“Where would we be without salt?” James Beard (1903-1985)
When I was a child, we moved around a lot. One of the curious things that I noticed was my mom would always bring in a container of rice and a container of salt into the house before anything else. I don’t remember what superstition was attached to the practice. But I still remember that gallon-sized plastic container of sea salt that we had for as long as I could remember. It was used for our home cooking as well as when she had a restaurant. We lived above the restaurant so we still used that same plastic jar of salt. And I believe that when I left home as an adult, it was still there, right next to my mom’s granite mortar and pestle.
No one can contest that salt is the most important ingredient in cooking. When I’m watching TV or a movie and I see someone hunt and roast something, I often wondered, “Do they carry salt around? And if they don’t, how can that roasted rabbit possibly taste good?” Unfortunately, a lot of food nowadays have an inordinate amount of salt that salt has become a health hazard. The American Heart Association recommends less than 1500 milligrams (which is about 2/3 of a teaspoon of table salt) and much less for people like me who has hypertension and kidney failure.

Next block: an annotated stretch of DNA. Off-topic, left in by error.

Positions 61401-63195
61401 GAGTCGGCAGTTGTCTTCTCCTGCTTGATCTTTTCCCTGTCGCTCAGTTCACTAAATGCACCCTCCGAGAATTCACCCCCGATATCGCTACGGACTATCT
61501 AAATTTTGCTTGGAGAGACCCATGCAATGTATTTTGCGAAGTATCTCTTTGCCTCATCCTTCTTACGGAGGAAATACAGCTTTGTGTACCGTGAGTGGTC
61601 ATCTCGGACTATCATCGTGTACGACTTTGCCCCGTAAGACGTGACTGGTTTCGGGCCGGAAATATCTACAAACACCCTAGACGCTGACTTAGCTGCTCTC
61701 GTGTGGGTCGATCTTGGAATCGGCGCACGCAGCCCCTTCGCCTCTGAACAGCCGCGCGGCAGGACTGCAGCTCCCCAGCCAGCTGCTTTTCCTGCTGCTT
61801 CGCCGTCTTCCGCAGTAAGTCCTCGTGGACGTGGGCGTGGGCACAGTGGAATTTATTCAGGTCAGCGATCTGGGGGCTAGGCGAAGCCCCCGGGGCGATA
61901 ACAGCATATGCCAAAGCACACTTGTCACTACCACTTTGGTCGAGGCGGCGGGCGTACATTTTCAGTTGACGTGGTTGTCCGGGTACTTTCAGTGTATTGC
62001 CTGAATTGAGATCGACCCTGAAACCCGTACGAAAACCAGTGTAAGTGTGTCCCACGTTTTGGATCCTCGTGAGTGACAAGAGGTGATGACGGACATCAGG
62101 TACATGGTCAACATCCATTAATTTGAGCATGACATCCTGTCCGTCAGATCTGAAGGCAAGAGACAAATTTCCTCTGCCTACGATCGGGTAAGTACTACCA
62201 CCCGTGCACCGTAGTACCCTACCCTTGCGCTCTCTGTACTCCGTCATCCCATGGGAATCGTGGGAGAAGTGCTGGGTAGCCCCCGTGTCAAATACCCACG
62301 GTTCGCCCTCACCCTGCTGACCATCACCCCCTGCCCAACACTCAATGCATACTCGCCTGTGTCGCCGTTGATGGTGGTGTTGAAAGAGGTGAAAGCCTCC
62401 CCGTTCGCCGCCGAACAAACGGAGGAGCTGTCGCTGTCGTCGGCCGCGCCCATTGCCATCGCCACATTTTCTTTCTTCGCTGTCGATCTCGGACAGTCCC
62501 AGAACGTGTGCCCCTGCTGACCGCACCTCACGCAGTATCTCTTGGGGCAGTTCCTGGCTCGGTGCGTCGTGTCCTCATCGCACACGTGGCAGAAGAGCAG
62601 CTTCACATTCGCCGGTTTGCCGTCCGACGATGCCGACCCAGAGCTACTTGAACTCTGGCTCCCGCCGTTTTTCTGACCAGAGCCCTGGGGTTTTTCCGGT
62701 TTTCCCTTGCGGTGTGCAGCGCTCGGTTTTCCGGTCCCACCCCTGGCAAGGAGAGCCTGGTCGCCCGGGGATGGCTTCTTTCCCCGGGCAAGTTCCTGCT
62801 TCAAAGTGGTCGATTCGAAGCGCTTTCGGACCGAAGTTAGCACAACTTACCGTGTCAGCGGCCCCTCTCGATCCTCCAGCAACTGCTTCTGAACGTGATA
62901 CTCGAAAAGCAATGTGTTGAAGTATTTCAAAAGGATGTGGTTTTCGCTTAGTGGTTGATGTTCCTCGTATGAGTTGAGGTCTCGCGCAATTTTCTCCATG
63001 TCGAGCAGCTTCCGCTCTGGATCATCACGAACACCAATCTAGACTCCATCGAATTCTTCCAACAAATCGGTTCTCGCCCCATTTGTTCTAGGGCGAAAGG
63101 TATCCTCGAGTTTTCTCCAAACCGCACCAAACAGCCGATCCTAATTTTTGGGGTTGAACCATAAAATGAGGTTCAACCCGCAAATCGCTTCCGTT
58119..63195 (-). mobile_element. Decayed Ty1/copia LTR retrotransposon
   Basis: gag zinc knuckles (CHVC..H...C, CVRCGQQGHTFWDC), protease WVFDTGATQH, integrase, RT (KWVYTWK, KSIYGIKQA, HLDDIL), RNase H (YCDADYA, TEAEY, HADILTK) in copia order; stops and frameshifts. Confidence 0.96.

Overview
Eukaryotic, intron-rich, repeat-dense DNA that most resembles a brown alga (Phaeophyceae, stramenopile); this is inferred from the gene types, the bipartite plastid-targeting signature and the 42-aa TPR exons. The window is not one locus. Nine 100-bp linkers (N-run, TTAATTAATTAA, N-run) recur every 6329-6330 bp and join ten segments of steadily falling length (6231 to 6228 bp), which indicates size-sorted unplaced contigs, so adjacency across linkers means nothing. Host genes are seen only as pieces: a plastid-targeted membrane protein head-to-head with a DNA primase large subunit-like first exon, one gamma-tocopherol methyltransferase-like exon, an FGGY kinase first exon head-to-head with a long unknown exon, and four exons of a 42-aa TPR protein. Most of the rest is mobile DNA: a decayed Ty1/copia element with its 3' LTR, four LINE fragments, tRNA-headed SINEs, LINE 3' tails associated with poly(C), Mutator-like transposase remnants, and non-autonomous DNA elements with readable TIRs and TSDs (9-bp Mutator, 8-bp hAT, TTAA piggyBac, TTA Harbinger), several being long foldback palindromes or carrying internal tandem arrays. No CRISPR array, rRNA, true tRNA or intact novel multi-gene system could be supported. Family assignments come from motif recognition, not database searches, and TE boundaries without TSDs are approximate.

It’s quite phenomenal that in spite of these, there has been a resurgence in the interest in salt and the market is now flooded with all kinds of salt that it’s mind-boggling. Last Christmas, I couldn’t make up my mind so I bought my bachelor son a gift pack of different salts because he liked pasta without sauce. I will attempt to sort these out into two categories: ordinary salts and specialty salts.
Regular Table Salt (or Refined Salt)
No need to look far for this kind because it’s probably what you have in your salt shaker. It is the most commonly used salt. It is highly refined and impurities and trace minerals are removed. It is also fortified with iodine, which is necessary for thyroid regulation. This practice began to enrich the diet of people in land-locked areas with no access to iodine-rich seafood. This salt is heavily ground and makes it prone to clumping so ant-caking agents. In Asia, we just usually add grains of rice in the shaker to break up the clumps. Regular salt dissolves quickly in food so it’s best for cooking and baking and recipes that require exact measurements.